promoting research on "safe and effective" contraception, comprehensive use
of contraception, and a culture that affirms the woman as a moral agent in
the decisions that affect her life.
Ruether claims that "anti-choice is anti-life" and urges that "pro-choice
Catholics must unmask the facile and delusory rhetoric and tactics of those
Catholics who equate anti-choice with anti-war and who claim that both
types of activism are a 'seamless' continuum in defense of life." It is
obvious that Ruether wishes to convey the unfounded belief that the Church
is what is ultimately destroying our society when she states that "the
combination of an anticontraceptive culture, combined with hostility toward
female sexuality and self-determination, promotes the conditions of
unchosen pregnancy and hence recourse to abortion as the unchosen but
In the light of Ruether's rejection of fundamental Catholic teachings, the
question that comes to mind is: why do she and other radical feminists
remain in the Catholic Church? According to Catholic writer Donna Steichen,
for Ruether the answer is simple: "Agencies of the 'spiritual revolution'
must remember, she warned, that 'unless we manage to insert what we are
doing ... back into ... main institutional vehicles of ministry and
community ... it will have no lasting impact'. Religious revolutionaries
should 'stay in the Church and use whatever parts of it they can get their
hands on.' Thus they 'will have far more impact, both on the Church and on
the world...than they could possibly gain if they separated from it'."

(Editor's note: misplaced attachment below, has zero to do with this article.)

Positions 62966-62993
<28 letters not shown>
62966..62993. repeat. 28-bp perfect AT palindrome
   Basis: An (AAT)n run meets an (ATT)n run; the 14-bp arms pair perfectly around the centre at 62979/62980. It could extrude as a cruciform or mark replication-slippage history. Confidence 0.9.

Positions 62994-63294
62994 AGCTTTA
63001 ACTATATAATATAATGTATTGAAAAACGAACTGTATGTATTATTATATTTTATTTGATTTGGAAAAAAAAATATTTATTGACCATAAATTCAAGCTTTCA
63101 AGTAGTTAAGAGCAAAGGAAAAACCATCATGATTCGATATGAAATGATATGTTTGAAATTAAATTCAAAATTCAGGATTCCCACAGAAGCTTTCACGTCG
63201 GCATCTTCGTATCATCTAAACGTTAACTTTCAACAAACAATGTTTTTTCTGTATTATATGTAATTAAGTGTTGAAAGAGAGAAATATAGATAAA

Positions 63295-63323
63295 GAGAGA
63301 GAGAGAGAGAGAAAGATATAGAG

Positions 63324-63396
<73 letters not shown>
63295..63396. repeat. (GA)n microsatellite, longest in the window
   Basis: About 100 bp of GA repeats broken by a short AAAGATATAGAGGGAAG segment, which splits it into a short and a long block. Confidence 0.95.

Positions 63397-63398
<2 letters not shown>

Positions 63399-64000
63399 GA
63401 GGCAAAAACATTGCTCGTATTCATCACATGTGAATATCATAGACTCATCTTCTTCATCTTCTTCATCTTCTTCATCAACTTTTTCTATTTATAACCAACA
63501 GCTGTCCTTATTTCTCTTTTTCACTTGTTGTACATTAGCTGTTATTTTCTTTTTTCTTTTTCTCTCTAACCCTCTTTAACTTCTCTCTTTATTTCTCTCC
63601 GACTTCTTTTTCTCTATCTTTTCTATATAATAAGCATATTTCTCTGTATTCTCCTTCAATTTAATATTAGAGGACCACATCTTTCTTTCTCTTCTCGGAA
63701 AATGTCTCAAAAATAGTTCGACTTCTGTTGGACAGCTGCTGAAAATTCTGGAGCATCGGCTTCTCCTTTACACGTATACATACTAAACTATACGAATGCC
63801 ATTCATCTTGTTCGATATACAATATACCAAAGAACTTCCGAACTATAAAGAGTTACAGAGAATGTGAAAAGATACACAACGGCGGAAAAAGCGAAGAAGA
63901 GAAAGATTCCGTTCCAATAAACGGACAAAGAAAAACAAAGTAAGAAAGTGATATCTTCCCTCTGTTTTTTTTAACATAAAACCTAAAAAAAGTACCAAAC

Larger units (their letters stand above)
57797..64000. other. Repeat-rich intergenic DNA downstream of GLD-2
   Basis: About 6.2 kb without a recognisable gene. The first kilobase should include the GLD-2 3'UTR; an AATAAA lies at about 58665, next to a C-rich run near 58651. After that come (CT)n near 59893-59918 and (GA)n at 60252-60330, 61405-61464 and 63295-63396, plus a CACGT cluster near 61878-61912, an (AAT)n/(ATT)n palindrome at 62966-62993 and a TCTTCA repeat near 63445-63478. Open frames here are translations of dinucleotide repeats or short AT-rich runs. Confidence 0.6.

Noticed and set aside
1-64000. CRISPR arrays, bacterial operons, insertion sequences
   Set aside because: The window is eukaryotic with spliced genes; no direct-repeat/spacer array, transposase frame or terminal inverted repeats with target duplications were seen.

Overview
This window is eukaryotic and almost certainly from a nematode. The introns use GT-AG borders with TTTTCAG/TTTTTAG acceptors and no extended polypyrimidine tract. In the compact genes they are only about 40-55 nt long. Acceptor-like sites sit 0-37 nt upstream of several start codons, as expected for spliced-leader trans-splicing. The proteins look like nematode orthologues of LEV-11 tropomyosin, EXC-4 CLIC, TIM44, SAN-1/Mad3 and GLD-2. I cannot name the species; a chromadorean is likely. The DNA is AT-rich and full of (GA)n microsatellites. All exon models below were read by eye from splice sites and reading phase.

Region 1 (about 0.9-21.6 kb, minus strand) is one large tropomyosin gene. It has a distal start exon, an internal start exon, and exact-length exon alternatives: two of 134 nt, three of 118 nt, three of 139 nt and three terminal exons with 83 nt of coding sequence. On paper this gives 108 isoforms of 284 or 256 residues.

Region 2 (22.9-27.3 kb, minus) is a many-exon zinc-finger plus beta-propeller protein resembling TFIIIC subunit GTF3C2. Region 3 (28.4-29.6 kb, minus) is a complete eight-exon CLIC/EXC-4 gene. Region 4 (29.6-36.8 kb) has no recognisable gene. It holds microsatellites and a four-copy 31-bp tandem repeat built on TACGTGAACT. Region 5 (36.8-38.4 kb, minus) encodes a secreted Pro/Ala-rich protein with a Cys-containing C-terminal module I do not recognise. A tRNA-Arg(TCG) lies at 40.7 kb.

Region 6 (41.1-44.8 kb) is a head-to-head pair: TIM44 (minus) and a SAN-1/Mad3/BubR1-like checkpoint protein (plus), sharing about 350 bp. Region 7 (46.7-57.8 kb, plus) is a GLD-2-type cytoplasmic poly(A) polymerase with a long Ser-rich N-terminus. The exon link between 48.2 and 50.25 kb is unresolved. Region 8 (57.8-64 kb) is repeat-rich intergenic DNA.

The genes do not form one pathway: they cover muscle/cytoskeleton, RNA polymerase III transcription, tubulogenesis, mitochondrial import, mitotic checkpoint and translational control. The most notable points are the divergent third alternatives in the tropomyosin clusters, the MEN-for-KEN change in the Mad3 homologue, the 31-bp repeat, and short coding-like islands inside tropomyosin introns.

Ruether has at least maintained the illusion that she is "within" the
Catholic Church. But the facts concerning her so-called theological
positions show that Rosemary Radford Ruether is neither a Catholic
theologian nor any other sort of Catholic. She is a feminist pagan wearing
the mask of a Catholic.
1 Pontifical Theological Faculty "Marianum," , Rome,
4-7 October, 1994.
2 Donna Steichen, (San
Francisco: Ignatius Press, 1991), 304.
3 Loc. cit.
4 "Pluralism, Dissent and Abortion," (20
March 1986): 652.
5 C. Joseph Doyle, "Agent of Influence,"
(January 1994): 42.
6 Loc. cit.
7 Cornelia R. Ferreira,
(Toronto: Life Ethics Centre, 1987), 4.
8 Steichen, 304.
9 Kenneth L. Woodward, "Feminism and the Churches," (13 February
10 Steichen, 32. Ruether's autobiographical essay referred to here is
"Beginnings: An Intellectual Autobiography," in Gregory Baum, ed.,
York: Paulist Press, 1975), 34.
11 Loc. cit.
12 Ibid., 33.
13 Ruether, (Boston: Beacon Press, 1983), 137; quoted
by Steichen, 302.
14 Ibid., 208, quoted by Steichen, 302.
15 "The Hideous Error of Women Priests," , Autumn 1992: p. 4.
16 Ruether, (San Francisco: Harper & Row, 1985), 66.
17 "Hideous Error," 4.
18 Ruether, , 73, quoted by Steichen, 303.
19 Rosemary Radford Ruether, "Reproductive Rights," 14 June 1994.
Information based on a fax sent to Vida Humana Internacional by Rocio
Galvez, from Comite Nacional Pro-Vida, A.C. of Mexico, on 27 June 1994.
20 Ruether, "Women, Sexuality, Ecology, and the Church,"
(Spring/Summer 1993): 6.
21 Ibid., 10.
22 Ruether, "Prochoice is Prolife: Winning the Propaganda War for
Reproductive Rights," (September/October 1993): 9.
24 Ruether, "Crises and Challenges of Catholicism Today," (1
March 1986): 152, quoted by Steichen, p. 78.
Taken from the November 1994 issue of "HLI Reports."
To subscribe contact:
7845 Airpark Road, Suite E
Gaithersburg, MD 20879